On top of checking out your ad preferences, you can use Facebook’s graph searching tool to search for things like “Places visited by [Your Name]” or “Events attended by [Your Name].” (I used Stalkscan — it’s free — which collated all this for me in one place.) I’d thought that Google would easily beat Facebook on knowing where I’ve been, thanks to Google Maps, but looking at all the places you’ve been to — this includes location check-ins and geotags on photos — you start to realize maybe you didn’t need to let Facebook know every time you took a vacation. And there’s something anxiety-inducing about seeing every Facebook event you’ve ever attended, or “attended,” listed and dating back for years. I’d rather not be reminded of the great Gamma Xi stoplight party — wear green if you’re single, red if you’re not, and yellow if you’re somewhere in between — of 2012, but there it was for all the Facebook data-mining world to see. I’d told Facebook where I was, who I was there with, and exactly when I was there. It’s everything your parents wanted to know about you in high school, except instead of telling them, you told a giant company.
So which platform knows “me” better? Having parsed through what info I could get my hands on I think I’ve settled on Facebook being the better surveillance organization. At least for me, personally. Facebook’s got a load of information about places I’ve been, things I “like,” and the real people I interact with online, and subsequently in the real world. Google might know of every dumb question I’ve ever asked, but it’s Facebook that could realistically calendar out the last decade of my life down to the places I went, the people I was with, and what color shirt I was wearing while I was there. The information Facebook has on me is both hyperspecific and generally accurate because, well, I told Facebook everything it wanted to know about me — mostly when I was a teen and not quite wary enough of the dangers of data.
“I’d say Facebook is a bit more immersive, while Google is more contextual,” David McQueen, research director at marketing-intelligence firm ABI Research said, agreeing when I told him my pick. “It [Facebook] makes the individual the center of the universe so you buy in. You share things, you share information with your friends … which Facebook then has the ability to use for other purposes.” Which is not to say that Google doesn’t also know a metric ton about me, too — often, even more private and potentially embarrassing things than Facebook. It just comes in second. (Debating the tie for third — Amazon, Apple, Microsoft, Snapchat — could keep up here all day.)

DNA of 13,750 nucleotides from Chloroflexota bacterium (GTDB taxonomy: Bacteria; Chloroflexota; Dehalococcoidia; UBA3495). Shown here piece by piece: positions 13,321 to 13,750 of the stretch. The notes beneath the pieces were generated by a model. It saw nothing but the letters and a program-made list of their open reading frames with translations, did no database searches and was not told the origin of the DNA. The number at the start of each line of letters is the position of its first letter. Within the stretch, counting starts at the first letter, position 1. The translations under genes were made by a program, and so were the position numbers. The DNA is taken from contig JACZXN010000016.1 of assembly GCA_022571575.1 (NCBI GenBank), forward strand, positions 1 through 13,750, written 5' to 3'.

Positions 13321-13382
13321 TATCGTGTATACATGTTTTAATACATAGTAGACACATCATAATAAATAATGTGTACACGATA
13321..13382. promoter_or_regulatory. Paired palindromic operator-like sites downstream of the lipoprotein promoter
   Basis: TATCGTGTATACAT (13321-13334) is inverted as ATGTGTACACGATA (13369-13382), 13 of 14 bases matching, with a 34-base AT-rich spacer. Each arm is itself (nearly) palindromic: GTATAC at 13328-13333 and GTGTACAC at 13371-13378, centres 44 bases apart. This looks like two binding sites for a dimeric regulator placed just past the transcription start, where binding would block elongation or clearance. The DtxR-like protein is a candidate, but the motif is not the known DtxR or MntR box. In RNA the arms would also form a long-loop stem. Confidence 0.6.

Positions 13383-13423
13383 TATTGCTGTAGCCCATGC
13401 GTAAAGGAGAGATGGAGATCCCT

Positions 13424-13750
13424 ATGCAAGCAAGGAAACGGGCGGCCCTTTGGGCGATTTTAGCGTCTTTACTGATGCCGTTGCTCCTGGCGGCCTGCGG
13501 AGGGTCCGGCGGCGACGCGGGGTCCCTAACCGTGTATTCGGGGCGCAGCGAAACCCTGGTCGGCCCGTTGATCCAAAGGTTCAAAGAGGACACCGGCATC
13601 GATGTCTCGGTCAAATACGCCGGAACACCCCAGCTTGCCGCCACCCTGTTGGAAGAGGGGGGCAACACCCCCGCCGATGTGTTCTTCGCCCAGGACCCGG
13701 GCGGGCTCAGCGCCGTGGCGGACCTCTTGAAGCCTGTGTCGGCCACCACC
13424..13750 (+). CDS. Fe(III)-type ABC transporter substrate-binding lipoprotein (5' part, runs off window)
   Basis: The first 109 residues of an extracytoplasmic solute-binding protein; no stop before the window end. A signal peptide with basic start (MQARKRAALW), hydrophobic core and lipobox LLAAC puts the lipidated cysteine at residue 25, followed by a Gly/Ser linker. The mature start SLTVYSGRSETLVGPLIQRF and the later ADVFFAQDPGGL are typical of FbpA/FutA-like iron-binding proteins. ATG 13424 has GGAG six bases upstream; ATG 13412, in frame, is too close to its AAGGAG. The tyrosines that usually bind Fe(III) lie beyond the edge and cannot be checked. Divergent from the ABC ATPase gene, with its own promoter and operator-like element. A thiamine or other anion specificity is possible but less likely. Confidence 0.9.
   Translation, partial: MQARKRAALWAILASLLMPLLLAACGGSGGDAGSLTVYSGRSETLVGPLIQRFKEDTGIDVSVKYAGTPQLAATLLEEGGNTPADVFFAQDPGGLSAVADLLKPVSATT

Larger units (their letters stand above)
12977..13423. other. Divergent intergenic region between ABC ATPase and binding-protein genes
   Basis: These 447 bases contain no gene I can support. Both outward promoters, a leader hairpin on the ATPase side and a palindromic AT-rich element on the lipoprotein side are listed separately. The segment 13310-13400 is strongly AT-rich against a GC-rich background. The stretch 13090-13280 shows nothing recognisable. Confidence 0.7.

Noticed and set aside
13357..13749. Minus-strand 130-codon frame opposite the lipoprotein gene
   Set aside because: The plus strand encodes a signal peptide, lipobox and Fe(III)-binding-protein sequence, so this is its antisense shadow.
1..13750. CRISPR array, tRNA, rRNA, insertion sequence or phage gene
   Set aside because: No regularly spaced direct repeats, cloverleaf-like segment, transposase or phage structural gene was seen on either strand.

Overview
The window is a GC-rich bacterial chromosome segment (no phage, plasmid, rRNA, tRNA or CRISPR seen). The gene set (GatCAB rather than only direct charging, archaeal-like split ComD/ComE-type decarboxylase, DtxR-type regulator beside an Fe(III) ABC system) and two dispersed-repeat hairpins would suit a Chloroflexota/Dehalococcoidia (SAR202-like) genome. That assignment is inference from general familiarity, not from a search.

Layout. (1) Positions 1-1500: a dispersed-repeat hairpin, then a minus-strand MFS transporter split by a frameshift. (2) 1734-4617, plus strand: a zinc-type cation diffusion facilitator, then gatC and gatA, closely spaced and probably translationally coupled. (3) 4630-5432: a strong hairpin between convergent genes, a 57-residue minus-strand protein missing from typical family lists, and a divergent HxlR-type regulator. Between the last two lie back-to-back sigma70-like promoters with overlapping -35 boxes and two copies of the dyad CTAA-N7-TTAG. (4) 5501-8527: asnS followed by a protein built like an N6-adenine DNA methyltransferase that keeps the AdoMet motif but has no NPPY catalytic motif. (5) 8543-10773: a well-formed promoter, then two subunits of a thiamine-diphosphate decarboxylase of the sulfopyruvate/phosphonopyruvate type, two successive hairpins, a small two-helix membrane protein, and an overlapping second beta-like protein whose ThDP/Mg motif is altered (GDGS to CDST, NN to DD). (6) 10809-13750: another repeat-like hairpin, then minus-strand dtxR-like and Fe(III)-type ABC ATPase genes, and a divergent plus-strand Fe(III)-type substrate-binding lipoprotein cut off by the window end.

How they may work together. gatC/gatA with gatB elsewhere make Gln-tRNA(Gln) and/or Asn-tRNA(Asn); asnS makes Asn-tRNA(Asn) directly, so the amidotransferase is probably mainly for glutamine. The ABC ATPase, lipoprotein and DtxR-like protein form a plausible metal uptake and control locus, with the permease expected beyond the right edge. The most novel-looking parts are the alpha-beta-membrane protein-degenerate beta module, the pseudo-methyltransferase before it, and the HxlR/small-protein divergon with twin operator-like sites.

In fact, Facebook and Google probably know me better than my co-workers, and even some of my friends. It sounds almost funny when you think about it like that — and it certainly makes both sites, in most ways, better and more personalized. (It’s also what allows them to remain free: I give them data about me in exchange for social networking and search-engine skills.) But it’s also a bit nerve-racking. It’s difficult to get a full picture of exactly what information Facebook and Google have acquired and stored about me. “They really don’t make it easy to get ahold of data,” McQueen told me. “And that’s the element they’re able to sell to marketing companies and companies who want to push their products on you.”
It’s not that I’m worried, necessarily, that creeps at Facebook or Google are spying on me. Most of my data is being processed entirely by software to serve up specific ads for me, with no human beings looking at me. Facebook assures users all data given to advertisers has been anonymized: “We do not share information that personally identifies you (personally identifiable information is information like name or email address that can by itself be used to contact you or identifies who you are) with advertising, measurement or analytics partners unless you give us permission.” And Google emphasizes that it “doesn’t sell your personal information” to advertisers. It’s more that it’s frightening to think that all of this data about me — points that range from the obvious to the intimate — are being collected and stored by enormous single companies that have built elaborate profiles of me, and my legal rights as a consumer aren’t very broad. What happens in the event of a catastrophic security failure?
Earlier this year, the Economist wrote that the most valuable resource in the world in 2017 isn’t oil, but personal data. The developer Maciej Ceglowski has compared personal data to something even less appealing: nuclear waste. “The current model of total surveillance and permanent storage is not tenable,” he writes. “If we keep it up, we’ll have our own version of Three Mile Island, some widely-publicized failure that galvanizes popular opinion against the technology.”
As a solution, Ceglowski suggests that companies limit their collection of data, and clear the behavioral data they do collect every 90 days. It might make Google and Facebook marginally less useful, but it’d also help hedge against catastrophic events. This seems right to me — though I’d add that the U.S. would be well-served to adopt the European Commission’s privacy rules, which require software companies to hand over all collected personal data to European citizens who request it. At the very least, that’d make it easier to find out who knows me better.